Greek deal is rational, predictable, messy

May 25, 2016

The author is a Reuters Breakingviews columnist. The opinions expressed are his own.

Greece’s latest deal is rational, predictable, and messy. The euro zone’s ongoing problems frequently elicit a hoary cliche about governments not fixing problems, but merely kicking the can down the road. This doesn’t even go that far.

European lenders to Greece have been grinding out a deal that convinces the International Monetary Fund to sign up to Greece’s third bailout, which would release 10.3 billion euros of fresh funds. The snag was that the IMF has been demanding upfront unconditional debt relief from euro zone lenders, and a lower budgetary surplus target to make up for Greece’s dismal growth. Giving Greece too gentle a ride would have fuelled German opposition to fiscal transfers, a risky situation given rising anti-euro sentiment and looming Federal elections in Europe’s largest economy.

The IMF got some of what it wanted. Euro zone lenders will swap some of their shorter-dated debt for longer maturities, making the most of the cheap funding provided to markets by the European Central Bank. After 2018 they may agree to cap interest rates and defer interest to limit Greece’s financing costs. And after that Greece will no longer be expected to keep a demanding fiscal surplus of 3.5 percent before interest costs.

Yet the IMF has given ground too. Financing costs will be capped at no more than 15 percent of GDP, not the 10 percent it wanted. Greece’s budget surplus will be whatever euro fiscal rules dictate, not the 1.5 percent the IMF called for. The scale of debt relief will depend on what is deemed necessary at the time, and the euro zone can back out. As a sweetener for these compromises, the IMF may find some of its lending to Greece repaid early with euro zone funds.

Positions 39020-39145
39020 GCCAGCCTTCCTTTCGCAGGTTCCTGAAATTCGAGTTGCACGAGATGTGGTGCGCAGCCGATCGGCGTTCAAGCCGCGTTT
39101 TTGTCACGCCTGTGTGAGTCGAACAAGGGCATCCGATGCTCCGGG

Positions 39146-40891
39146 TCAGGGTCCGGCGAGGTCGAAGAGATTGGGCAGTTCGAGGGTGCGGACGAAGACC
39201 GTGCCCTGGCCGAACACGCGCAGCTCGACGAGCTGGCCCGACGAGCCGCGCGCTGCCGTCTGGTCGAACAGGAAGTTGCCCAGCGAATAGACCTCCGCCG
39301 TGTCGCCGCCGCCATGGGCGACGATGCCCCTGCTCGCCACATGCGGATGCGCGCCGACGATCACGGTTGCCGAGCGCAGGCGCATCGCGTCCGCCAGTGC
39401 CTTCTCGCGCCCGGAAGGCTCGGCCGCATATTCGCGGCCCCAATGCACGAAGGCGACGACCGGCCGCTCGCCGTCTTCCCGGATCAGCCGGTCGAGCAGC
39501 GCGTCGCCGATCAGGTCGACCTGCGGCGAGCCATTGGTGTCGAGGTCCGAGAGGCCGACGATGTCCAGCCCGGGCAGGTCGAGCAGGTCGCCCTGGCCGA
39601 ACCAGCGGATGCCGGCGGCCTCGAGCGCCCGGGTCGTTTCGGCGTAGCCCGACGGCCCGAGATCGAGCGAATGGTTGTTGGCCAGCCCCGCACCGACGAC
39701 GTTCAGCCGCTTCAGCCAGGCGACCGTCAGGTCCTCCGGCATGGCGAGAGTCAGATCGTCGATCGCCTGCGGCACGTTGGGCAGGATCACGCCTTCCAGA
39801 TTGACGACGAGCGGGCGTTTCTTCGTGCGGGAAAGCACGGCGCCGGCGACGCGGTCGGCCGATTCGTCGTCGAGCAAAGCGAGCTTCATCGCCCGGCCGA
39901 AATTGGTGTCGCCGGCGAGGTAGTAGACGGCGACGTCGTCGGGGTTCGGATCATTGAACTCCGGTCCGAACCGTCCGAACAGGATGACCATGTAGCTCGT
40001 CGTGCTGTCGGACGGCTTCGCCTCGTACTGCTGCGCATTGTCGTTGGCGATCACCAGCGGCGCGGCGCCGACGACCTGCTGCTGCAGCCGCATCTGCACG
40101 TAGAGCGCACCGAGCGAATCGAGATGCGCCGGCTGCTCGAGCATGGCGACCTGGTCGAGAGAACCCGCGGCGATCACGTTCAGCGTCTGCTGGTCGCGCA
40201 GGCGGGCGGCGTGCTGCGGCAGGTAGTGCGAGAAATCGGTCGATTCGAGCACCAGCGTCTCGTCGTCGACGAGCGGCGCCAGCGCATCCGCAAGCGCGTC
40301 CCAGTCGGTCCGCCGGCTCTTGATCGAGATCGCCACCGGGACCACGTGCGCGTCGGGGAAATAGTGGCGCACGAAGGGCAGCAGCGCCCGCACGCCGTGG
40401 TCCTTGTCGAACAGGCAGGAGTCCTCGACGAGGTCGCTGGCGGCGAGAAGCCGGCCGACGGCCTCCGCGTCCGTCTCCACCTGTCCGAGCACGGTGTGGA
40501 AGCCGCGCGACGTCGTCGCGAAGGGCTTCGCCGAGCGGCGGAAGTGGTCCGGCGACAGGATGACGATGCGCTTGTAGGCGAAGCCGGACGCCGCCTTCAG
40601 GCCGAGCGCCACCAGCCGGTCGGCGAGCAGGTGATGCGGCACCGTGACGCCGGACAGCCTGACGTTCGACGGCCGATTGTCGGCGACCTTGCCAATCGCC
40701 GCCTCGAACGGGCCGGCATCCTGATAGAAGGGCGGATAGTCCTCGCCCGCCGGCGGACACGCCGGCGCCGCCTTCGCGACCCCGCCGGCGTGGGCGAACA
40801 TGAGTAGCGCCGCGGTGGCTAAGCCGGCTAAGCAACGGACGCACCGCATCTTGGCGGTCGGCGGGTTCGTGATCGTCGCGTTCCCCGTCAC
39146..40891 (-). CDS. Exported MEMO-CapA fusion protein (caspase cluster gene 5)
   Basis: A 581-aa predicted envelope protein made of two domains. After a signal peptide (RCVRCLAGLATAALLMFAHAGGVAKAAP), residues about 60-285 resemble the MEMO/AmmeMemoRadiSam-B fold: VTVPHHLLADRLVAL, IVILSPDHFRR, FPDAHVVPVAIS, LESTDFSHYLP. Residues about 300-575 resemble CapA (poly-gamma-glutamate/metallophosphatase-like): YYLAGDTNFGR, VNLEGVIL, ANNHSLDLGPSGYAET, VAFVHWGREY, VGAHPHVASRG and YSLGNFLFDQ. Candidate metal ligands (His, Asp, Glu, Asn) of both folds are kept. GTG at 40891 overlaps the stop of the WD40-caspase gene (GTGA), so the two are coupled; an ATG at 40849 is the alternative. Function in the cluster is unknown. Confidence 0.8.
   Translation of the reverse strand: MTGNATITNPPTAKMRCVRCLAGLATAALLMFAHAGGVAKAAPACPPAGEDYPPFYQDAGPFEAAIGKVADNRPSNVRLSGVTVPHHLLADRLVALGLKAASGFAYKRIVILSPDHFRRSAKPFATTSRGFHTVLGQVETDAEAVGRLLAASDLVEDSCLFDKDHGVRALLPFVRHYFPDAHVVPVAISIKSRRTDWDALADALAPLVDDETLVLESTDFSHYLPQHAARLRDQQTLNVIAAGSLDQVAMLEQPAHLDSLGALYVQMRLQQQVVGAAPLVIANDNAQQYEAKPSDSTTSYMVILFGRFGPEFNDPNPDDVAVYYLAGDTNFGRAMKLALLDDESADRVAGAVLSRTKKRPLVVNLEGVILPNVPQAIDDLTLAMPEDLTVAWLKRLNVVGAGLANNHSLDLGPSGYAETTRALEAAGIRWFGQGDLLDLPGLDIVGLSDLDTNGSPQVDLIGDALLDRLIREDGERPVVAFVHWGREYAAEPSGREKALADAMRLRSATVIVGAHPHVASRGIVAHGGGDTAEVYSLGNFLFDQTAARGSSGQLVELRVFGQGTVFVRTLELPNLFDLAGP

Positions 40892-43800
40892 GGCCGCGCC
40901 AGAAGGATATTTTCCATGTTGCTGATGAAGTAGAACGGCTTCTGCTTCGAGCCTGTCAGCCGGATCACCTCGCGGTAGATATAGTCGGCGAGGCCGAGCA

The deal is probably a better one than Greece would have gotten if it had not elected the radical Syriza in 2015. But such nebulous and distant benefits will not be a big help to Greek Prime Minister Alexis Tsipras in keeping his thin parliamentary majority. He must push through austerity equivalent to 3 percent of GDP and further reforms. Given the still-present risk that Greece tips into instability, which could in turn intensify Europe’s refugee crisis, it’s small wonder the creditors chose to delay tough choices.

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